SALINE, MICH. — R&B Plastics Machinery LLC will expand its new-technology offerings — including developing electric blow molding machines — to help diversity the manufacturer and rebuilder of blow molders and single-screw extruders, said Fred Piercy, the new president and general manager.
Piercy said the machinery business is good, as the U.S. economy continues to strengthen. But Piercy, who joined R&B last September, knows that capital investment can be cyclical.
“That's one of the reasons at R&B we're looking to expand some of our lines. Because I would like to take some of the dips, as much as we can, out and work on diversifying our machinery business — this is why we're investing in some development of new machine platforms,” he said in mid-June interview at R&B headquarters in Saline.
Piercy is not ready to give out details of new machinery R&B is planning. But he did say R&B is looking at all-electric blow molders, and hybrid machines that combine electric and hydraulic power.
“We're actually working on a couple of new platforms that will be additions to our technology today,” he said. “We're really putting some time and money into the research and development for new blow molding platforms,” he said.
On the extrusion side, company officials want to increase penetration of the R&B brand in North America and move more strongly into multi-layer barrier applications, such as fuel lines.
Piercy had never run a machinery manufacturer before he took the top spot at R&B — but he brings a strong plastics processing prospective from 21 years of operational and management experience at Amcor Rigid Plastics and Amcor's U.S. predecessor company, Johnson Controls Inc.
A native of western Pennsylvania, Piercy spent a few years working for a family business in steel storage tanks after graduating from California University of Pennsylvania. Then in 1993 he became materials manager at Johnson Controls' plant in Novi, Mich.
Piercy advance quickly through Johnson Controls — and he moved around a lot — taking a position as production manager in New Jersey, to plant manager at Amcor in Kentucky, then out to California to become general manager of West Coast factories.
In 2001, he moved to Manchester, Mich., to become director of manufacturing and operating Engineering for Amcor. Then he spent his longest stint — six years — in Ann Arbor, Mich., as business manager of spirits, wine and beer, as well as general management.
Finally, from 2011 to 2014, Piercy was business director for Amcor's food and personal care products. Then he joined R&B.
During his time there, the packaging giant was expanding and building plants, both for PET and polyolefin blow molding. Piercy said he worked on capital spending budgets of $180-$200 million a year.
He brings that perspective to R&B. “I think the unique part about being on the other side as a customer, is understanding what your customers are really looking for when you're selling them machinery,” he said. “Because machinery builders, by nature, have great engineering but sometimes that is not well translated into, what is easier? Is it flexible? Is it nimble? How will my operator look at this? Is there other things that are impacting the production? And coming in from being a converter, or an end customer, allows me to look at machines from a different point of view. Which is, how is our customer really going to like this?”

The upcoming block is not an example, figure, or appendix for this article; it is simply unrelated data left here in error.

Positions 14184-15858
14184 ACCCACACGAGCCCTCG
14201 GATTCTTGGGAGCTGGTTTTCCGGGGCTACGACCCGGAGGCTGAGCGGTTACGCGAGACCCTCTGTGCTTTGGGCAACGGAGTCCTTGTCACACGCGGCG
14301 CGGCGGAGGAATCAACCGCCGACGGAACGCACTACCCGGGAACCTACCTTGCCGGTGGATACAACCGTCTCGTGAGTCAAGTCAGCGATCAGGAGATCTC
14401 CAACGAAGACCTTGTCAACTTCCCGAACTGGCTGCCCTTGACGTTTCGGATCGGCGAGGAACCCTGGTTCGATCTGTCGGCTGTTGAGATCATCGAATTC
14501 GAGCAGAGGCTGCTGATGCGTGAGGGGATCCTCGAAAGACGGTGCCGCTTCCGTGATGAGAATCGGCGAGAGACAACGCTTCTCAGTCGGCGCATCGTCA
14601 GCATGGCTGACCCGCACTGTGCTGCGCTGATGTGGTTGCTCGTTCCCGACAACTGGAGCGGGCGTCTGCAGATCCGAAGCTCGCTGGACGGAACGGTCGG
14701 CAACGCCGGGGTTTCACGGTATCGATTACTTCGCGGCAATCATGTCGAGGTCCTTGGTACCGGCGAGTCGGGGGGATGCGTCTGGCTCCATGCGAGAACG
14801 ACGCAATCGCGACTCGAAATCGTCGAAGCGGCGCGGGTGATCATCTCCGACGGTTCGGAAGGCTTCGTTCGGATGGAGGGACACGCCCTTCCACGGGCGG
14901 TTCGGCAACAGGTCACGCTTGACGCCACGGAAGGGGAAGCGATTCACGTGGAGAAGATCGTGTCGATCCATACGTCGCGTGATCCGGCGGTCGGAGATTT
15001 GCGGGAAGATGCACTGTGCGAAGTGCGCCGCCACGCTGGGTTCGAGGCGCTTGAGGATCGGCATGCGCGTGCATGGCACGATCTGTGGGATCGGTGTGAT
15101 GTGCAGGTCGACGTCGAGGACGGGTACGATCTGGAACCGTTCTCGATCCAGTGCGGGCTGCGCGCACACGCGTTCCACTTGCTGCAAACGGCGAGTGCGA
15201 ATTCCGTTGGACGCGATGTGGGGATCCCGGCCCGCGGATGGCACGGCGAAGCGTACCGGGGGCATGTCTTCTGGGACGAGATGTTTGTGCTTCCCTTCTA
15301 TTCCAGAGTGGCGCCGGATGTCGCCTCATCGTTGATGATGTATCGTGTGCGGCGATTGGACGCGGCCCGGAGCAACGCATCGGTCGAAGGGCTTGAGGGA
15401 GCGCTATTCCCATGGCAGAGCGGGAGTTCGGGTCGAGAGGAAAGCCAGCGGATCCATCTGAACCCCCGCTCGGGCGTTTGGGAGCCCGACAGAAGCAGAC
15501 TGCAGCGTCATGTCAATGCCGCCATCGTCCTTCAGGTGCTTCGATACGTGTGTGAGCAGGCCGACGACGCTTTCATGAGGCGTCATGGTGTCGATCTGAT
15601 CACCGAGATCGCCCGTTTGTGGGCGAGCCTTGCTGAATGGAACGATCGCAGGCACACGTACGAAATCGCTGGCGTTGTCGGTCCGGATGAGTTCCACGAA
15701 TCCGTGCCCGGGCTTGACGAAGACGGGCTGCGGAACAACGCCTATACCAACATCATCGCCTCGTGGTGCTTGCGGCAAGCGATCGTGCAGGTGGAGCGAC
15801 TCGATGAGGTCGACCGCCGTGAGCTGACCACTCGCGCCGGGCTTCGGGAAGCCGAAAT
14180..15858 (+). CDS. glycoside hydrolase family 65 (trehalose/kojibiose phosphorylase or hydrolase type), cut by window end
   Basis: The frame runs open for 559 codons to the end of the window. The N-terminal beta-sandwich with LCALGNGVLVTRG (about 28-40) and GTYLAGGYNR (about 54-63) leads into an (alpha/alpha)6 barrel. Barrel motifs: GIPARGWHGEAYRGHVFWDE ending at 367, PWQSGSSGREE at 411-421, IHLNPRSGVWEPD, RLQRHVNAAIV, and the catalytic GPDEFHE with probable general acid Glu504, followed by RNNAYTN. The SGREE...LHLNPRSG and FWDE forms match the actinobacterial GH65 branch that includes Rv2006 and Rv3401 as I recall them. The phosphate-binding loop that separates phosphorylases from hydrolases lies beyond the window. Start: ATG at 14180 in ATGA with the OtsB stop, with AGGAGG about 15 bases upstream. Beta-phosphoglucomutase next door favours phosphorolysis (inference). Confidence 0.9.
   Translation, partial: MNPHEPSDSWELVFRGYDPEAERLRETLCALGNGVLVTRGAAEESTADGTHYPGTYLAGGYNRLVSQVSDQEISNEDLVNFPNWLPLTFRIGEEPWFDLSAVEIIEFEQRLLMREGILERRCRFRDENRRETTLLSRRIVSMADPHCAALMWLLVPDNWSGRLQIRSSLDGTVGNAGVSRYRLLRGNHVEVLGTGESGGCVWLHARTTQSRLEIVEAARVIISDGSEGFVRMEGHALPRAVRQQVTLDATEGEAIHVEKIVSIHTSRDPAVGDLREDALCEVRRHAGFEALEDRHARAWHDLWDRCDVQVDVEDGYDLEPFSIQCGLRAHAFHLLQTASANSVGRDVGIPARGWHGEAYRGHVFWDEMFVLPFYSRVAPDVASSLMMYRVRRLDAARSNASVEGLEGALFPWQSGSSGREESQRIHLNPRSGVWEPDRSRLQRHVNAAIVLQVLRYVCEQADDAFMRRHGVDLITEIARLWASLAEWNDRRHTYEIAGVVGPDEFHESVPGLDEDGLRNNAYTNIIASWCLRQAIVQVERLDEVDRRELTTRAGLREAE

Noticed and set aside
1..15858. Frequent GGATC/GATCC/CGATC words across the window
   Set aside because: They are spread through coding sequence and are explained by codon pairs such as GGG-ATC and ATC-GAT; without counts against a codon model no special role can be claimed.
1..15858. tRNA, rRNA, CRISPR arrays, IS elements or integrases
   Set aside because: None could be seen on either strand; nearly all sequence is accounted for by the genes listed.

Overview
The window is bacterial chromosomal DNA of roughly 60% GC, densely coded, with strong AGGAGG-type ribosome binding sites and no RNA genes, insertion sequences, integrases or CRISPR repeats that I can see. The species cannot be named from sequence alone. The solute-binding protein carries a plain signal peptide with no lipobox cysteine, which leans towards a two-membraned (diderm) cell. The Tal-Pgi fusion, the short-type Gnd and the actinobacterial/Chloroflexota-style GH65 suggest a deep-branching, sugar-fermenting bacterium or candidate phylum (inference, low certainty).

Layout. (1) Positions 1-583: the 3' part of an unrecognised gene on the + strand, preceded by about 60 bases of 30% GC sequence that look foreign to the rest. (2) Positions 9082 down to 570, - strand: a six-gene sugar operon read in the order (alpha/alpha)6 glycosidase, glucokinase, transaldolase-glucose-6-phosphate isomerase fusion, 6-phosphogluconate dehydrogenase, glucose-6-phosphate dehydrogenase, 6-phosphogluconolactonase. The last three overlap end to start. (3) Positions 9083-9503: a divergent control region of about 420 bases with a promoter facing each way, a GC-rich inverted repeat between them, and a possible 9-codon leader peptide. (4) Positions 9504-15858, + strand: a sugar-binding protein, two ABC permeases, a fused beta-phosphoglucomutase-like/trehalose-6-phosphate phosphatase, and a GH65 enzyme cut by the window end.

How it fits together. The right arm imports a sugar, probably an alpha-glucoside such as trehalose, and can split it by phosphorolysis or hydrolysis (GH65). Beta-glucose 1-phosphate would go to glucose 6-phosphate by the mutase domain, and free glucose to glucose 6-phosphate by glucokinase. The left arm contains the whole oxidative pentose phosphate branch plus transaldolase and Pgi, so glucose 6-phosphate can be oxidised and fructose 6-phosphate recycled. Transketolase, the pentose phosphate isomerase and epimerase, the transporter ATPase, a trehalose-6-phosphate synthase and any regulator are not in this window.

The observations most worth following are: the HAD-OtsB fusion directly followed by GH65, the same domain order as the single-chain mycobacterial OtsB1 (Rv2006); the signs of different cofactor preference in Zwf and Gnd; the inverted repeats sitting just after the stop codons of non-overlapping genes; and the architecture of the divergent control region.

How easy is it to change molds? Are the machine controls user-friendly, and can operators get to them and still have access to key areas of the equipment?
R&B, for example, has placed its extruder control panel on a large arm, to the operator can swing it around to different parts of the line.
In addition to smoothing out the cycles, the emphasis on innovations for new machinery reflects the current strong plastics industry, according to Piercy. Processors are buying new machines.
“A lot of the customers right now, that were completely all in the rebuilding the last few years, are now starting to take a pause and say, shouldn't I really be buying a new machine, rather than putting money into rebuilding,” he said.
That means R&B's rebuilding business is steady, but not gangbusters. “There's been actually more interest in new machines and platforms,” he said.
The expertise in both rebuilding and new machines does give R&B stability during all economic conditions. Piercy said that also means the company's veteran, 40-person workforce is skilled and flexible.
“The thing about R&B is we're custom. If you want to have a custom application and you want to integrate pullers, liners, knitters or sheet line controls — whatever it is — we do all that. We can program all of that and work with the customer. Whereas some of our competitors are, ‘Here's your machine, you're going to get someone else to integrate it,'” he said.
Piercy said that customization, and quality and service, set R&B apart from larger competitors.
R&B's move into single-screw extruders six years ago helped strengthen the company beyond its core blow molding machinery. Piercy said R&B focuses on value-added machines for specific products, including profile, sheet and tubing. “We're very customizable. So we're able to work with customers that need new extruders, or rebuilt extruders, or to integrate them into a current production line.”
Industry consultant Tim Womer designs screws for R&B.
Looking ahead, Piercy thinks R&B could double sales in the next three years, from the new machinery technologies and improved market share. (The company does not disclose sales figures).
Another reason he is bullish: The shale drilling boom. “In the long haul, I think the abundance of natural gas and ethylene glycol should help stabilize resin prices,” Piercy said.
Low energy and material prices also are bringing work back to North America, which Piercy said should benefit companies that manufacturer machinery here.